wool rug

Another, more traditional sustainable carpeting is wool, which has the large advantage over synthetics because it’s made from a renewable and biodegradable resource: the cut hair of sheep or llamas that depend on the grass of New Zealand hills instead of the oils of the Middle East.  Actually, sheep raised for the purposes of yielding carpet fibers are raised in several countries, though rarely in the United States.  The shipping distance involved requires considerable use of energy, as does the resource-hungry process of animal agriculture.  On a purely tactile level, wool is often thought of as superior to synthetics for its richness of texture, durability, and natural crimp, which preserves the springy quality of plush carpet.

Wool is also resistant to soiling, moisture, static, and fire, and has been shown to be less hospitable to dust mites than synthetic fibers, while trapping pollutants and keeping them out of the air for decades.  The most popular criticism is the moth-proofing chemical treatment that most wool carpeting receives that results in some VOC off-gassing.  However, untreated wool carpet is available in the U.S.  from at least two purveyors.  This environmentally friendly product also uses jute backing instead of polypropylene—as do several other wool carpet lines—and uses only natural dyes for coloring.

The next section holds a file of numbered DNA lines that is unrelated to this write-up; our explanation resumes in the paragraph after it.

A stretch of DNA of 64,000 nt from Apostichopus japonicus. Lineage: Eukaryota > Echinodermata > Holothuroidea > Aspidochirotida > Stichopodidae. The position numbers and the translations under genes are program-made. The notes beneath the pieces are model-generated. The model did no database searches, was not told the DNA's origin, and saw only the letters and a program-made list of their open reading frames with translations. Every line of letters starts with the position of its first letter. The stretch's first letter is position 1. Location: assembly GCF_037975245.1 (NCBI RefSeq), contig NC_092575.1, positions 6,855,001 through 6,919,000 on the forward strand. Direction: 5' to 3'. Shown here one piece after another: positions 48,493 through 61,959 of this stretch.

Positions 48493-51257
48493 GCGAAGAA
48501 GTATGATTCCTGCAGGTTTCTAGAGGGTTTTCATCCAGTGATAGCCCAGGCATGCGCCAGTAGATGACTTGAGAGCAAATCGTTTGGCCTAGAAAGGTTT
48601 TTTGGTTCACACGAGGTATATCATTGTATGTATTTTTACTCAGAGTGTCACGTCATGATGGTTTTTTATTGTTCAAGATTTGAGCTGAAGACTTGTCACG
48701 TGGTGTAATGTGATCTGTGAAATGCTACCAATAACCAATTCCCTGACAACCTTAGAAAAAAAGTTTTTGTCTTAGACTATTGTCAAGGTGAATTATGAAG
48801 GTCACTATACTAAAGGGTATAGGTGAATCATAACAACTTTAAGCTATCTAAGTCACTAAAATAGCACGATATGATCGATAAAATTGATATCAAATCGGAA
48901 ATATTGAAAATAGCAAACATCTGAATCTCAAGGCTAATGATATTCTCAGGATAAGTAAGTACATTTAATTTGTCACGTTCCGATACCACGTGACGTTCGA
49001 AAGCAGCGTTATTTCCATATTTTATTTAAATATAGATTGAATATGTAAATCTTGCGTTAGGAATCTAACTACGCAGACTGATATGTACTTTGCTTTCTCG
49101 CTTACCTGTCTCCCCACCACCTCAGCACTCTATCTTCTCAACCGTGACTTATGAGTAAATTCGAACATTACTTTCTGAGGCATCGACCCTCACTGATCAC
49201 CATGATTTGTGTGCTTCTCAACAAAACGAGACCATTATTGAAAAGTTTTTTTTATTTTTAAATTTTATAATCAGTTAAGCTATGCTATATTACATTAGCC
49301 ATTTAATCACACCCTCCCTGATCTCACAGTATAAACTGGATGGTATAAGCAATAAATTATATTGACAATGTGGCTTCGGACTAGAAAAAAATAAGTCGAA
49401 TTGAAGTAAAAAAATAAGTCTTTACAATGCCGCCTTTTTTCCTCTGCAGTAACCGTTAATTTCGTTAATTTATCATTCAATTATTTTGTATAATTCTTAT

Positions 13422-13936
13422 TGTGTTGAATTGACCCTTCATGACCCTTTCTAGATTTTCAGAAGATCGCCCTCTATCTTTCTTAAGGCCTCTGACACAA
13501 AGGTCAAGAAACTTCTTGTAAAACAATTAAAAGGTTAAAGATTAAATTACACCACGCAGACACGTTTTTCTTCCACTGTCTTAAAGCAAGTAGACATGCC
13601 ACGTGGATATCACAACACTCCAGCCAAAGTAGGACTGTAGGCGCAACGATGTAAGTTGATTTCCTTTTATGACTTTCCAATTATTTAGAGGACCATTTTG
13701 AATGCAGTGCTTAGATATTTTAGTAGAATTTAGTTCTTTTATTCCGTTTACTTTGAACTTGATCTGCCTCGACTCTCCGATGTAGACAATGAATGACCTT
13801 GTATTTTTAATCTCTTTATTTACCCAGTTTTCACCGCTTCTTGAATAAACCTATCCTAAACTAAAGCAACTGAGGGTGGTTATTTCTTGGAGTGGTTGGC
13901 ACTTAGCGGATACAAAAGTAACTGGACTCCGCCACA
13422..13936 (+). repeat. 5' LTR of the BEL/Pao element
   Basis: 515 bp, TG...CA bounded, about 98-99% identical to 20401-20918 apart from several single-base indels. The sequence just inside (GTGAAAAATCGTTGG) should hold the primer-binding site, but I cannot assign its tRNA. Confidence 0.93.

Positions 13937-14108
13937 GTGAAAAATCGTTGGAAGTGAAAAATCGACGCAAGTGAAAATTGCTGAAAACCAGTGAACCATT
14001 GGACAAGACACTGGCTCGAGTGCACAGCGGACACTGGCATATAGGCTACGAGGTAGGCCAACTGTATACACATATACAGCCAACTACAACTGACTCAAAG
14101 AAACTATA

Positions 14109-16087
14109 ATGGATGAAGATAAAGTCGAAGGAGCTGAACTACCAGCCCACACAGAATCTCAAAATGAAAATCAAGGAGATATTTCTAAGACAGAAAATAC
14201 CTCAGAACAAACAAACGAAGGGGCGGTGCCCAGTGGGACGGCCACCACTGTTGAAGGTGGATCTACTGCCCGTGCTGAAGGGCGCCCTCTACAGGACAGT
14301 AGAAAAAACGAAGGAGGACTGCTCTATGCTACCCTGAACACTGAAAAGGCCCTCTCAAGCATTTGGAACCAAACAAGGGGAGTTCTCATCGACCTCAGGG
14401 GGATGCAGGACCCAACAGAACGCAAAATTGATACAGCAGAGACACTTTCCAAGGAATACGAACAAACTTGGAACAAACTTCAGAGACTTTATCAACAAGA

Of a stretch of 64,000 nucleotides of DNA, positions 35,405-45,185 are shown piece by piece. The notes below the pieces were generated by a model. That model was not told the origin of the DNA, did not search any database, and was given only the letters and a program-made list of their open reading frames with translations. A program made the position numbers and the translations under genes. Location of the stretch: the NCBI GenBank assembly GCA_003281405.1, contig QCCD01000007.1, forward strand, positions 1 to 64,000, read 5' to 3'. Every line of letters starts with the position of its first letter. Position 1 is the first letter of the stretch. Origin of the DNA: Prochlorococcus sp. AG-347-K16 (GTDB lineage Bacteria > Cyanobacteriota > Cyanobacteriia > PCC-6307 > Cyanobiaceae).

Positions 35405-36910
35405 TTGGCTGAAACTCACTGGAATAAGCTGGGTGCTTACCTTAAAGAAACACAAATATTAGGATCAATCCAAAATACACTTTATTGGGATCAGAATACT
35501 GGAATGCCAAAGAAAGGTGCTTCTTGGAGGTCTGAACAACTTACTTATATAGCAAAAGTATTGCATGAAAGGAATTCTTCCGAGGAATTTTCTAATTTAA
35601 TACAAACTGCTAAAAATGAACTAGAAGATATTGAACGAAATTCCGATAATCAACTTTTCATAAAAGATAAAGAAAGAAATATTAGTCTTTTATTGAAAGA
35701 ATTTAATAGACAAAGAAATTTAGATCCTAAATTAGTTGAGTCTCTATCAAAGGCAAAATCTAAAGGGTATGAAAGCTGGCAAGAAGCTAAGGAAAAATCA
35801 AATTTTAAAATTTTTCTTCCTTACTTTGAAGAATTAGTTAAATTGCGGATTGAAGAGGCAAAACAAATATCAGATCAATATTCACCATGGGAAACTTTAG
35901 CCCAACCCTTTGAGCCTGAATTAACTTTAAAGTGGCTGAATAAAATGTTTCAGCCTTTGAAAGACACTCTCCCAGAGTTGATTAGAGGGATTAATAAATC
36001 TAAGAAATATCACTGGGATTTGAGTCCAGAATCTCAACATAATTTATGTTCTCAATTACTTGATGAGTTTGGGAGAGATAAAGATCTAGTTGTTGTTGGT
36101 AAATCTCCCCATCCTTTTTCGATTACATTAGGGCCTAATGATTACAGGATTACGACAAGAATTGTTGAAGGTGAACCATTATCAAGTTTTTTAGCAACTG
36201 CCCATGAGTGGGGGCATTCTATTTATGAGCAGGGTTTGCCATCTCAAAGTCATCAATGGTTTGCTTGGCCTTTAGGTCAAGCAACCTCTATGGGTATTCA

Wool carpet should be vacuumed frequently and kept out of wet environments that may encourage mildewing.  Installed properly and cleaned with natural cleansers, wool can be eco-friendly and healthy flooring.  Although it is generally more expensive than synthetic carpet, the long-lasting quality and luxurious feel of wool carpet may be well worth the cost, making it an investment rather than an extravagance.